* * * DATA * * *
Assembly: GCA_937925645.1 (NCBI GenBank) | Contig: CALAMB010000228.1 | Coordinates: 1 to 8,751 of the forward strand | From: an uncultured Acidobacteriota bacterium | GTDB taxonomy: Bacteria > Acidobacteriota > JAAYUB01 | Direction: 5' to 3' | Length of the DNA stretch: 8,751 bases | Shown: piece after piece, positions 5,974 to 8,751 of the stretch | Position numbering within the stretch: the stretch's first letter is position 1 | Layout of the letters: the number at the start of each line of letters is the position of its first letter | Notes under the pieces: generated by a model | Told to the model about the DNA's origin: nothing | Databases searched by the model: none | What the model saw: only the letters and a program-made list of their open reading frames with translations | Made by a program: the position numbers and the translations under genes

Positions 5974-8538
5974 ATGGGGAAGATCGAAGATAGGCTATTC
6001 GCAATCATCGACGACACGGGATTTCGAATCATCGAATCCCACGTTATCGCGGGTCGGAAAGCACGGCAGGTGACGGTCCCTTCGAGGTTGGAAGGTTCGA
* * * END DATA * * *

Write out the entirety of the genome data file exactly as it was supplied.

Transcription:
Assembly: GCA_937925645.1 (NCBI GenBank) | Contig: CALAMB010000228.1 | Coordinates: 1 to 8,751 of the forward strand | From: an uncultured Acidobacteriota bacterium | GTDB taxonomy: Bacteria > Acidobacteriota > JAAYUB01 | Direction: 5' to 3' | Length of the DNA stretch: 8,751 bases | Shown: piece after piece, positions 5,974 to 8,751 of the stretch | Position numbering within the stretch: the stretch's first letter is position 1 | Layout of the letters: the number at the start of each line of letters is the position of its first letter | Notes under the pieces: generated by a model | Told to the model about the DNA's origin: nothing | Databases searched by the model: none | What the model saw: only the letters and a program-made list of their open reading frames with translations | Made by a program: the position numbers and the translations under genes

Positions 5974-8538
5974 ATGGGGAAGATCGAAGATAGGCTATTC
6001 GCAATCATCGACGACACGGGATTTCGAATCATCGAATCCCACGTTATCGCGGGTCGGAAAGCACGGCAGGTGACGGTCCCTTCGAGGTTGGAAGGTTCGA